This report traces global, regional, and local trends in access to information and communication technologies (ICTs). It is an analysis of information from the International Telecommunication Union (ITU); data is for 1999-2002 for 200 of the world's economies covering 99.98% of the world's population. 7 indicators are included: the number of Internet users (estimated), personal computers, main telephone lines in operation, cellular mobile telephone subscribers, television receivers, cable television subscribers, and home satellite antennas.
Excerpts from the chapter follow:
The Global Picture:
Eight key findings sketch the global picture:
- growth in ICT diffusion has been dramatic, with cellular mobile telephone subscribers exceeding the number of main telephone lines and with Internet users exceeding the number of personal computers
- the largest increases in ICT diffusion are in the most populous countries
- some of the fastest rates of growth and most sizeable increases in diffusion are in developing economies
- the best penetration rates are still in advanced economies with relatively small populations
- the less developed economies still have the poorest ICT penetration rates
- despite the dramatic increases in diffusion of ICT in the most populous countries, it is also in these very same countries where most of the work still needs to be done
- the largest markets for ICT applications and content are now a mixture of developed and developing economies.
- the "divide" in ICT access has narrowed but low income, particularly severely indebted economies in sub-Saharan Africa, still lag considerably.
...The United States and Canada combined ("North America") has the highest number of personal computers, equivalent to 35 percent of the world's personal computers. In 1999, North America also had the highest number of Internet users and cellular mobile telephone subscribers but by 2002, this was no longer the case. By 2002, because of dynamic growth in overall ICT diffusion, the Asia-Pacific region had the highest number not only of Internet users and cellular mobile telephone subscribers but also of main telephone lines, television receivers, and cable television subscribers. Europe takes the lead in terms of the number of home satellite antennas. These three regions - North America, Asia and the Pacific, and Europe - account for at least 60 percent of the global penetration for each device.
In terms of penetration rates, Europe is a distant second to North America with the exception of cellular mobile telephone subscribers where Europe, with a 46 percentrate, nearly matches North America's 48 percent rate. The Asia and the Pacific region, despite its dynamism, actually has a penetration rate below the world average in terms of numbers of Internet users and personal computers. The remaining regions, Latin America and the Caribbean, North Africa and the Middle East, South Asia, and sub-Saharan Africa, have single digit penetration rates for both Internet users and personal computers. A particularly distressing figure is the main telephone line penetration rate in sub-Saharan Africa, which barely improved since 1999 and remains low at 2 percent of its total population and 8 percent of total households.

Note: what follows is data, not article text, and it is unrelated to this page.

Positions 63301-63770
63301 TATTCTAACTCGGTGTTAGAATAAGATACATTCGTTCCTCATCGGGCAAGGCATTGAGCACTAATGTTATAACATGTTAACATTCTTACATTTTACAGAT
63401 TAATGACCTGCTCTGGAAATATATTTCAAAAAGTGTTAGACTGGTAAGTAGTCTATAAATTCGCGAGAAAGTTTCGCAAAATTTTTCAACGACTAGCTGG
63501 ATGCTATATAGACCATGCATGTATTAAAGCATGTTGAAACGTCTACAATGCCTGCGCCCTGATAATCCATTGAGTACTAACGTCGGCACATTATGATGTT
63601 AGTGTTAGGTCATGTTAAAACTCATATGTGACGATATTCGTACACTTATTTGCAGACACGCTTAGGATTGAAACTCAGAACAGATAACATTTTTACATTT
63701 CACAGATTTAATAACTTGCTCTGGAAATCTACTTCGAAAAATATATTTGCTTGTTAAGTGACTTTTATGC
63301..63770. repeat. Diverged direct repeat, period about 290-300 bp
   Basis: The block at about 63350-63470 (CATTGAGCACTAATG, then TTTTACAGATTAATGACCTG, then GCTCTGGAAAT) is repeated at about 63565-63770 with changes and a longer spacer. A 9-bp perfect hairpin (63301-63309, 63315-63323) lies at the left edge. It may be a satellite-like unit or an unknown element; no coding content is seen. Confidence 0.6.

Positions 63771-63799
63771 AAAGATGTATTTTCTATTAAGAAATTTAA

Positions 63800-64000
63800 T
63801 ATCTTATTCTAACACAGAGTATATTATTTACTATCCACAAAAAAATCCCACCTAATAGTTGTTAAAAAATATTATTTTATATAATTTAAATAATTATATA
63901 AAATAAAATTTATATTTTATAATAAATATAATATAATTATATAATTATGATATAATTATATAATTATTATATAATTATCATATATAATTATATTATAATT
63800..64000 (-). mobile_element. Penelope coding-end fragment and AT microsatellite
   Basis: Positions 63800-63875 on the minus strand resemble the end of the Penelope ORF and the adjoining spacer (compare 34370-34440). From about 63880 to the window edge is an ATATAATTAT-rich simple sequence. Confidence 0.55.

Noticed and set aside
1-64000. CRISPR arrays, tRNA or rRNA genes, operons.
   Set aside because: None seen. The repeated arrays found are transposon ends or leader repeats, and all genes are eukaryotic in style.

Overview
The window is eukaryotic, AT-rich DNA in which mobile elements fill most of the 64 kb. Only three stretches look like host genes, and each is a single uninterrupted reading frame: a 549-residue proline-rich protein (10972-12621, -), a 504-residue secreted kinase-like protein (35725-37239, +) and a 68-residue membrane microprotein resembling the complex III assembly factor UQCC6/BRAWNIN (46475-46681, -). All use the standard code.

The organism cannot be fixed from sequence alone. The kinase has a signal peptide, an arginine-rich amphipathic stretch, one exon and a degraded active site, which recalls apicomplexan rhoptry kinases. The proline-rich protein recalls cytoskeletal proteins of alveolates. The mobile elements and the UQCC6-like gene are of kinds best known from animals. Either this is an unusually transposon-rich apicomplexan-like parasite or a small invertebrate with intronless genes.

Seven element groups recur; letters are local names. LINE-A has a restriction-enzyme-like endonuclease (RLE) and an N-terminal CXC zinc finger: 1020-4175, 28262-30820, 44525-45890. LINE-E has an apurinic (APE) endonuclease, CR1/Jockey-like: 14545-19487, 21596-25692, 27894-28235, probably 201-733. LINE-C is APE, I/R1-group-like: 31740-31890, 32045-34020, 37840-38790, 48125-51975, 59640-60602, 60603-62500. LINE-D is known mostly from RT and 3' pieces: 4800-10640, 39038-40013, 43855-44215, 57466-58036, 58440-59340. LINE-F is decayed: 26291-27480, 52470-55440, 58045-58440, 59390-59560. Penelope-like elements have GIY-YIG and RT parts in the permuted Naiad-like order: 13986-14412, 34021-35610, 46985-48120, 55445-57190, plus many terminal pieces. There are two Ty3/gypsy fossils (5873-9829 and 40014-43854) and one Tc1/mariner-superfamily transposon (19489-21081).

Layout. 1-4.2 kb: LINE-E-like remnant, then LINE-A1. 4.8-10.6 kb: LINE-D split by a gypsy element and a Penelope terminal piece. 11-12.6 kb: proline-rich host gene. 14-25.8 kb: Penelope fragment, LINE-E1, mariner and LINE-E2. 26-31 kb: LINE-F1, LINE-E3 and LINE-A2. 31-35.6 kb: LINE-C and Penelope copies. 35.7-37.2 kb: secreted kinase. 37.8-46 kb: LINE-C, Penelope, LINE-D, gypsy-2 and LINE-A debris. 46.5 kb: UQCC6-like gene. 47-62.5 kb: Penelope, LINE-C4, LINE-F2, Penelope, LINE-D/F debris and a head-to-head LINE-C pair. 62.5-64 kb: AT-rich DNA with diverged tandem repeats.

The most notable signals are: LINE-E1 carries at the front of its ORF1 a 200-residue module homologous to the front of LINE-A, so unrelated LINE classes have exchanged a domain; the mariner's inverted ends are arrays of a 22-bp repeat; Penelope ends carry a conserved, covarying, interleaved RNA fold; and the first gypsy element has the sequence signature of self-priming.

Four Policy Imperatives
...To promote greater diffusion of ICT it is important, first, to craft the right framework in terms of policy and regulatory environments. The second policy consideration is to develop human capacity in order to encourage individuals to use ICT and enable them to maximize the benefits of having access to ICT. The third is for governments to promote the use of ICT through a national ICT strategy, e-government initiatives, promotion of local content, and the creation of an environment where freedom of communication and expression can prevail. The fourth policy imperative is that international trade plays a very important role in ICT diffusion, and governments must reduce tariff and non-tariff barriers to ICT imports.
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"Global Digital Opportunities: National Strategies of "ICT for Development", by Frederick S. Tipson and Claudia Frittelli, The Markle Foundation.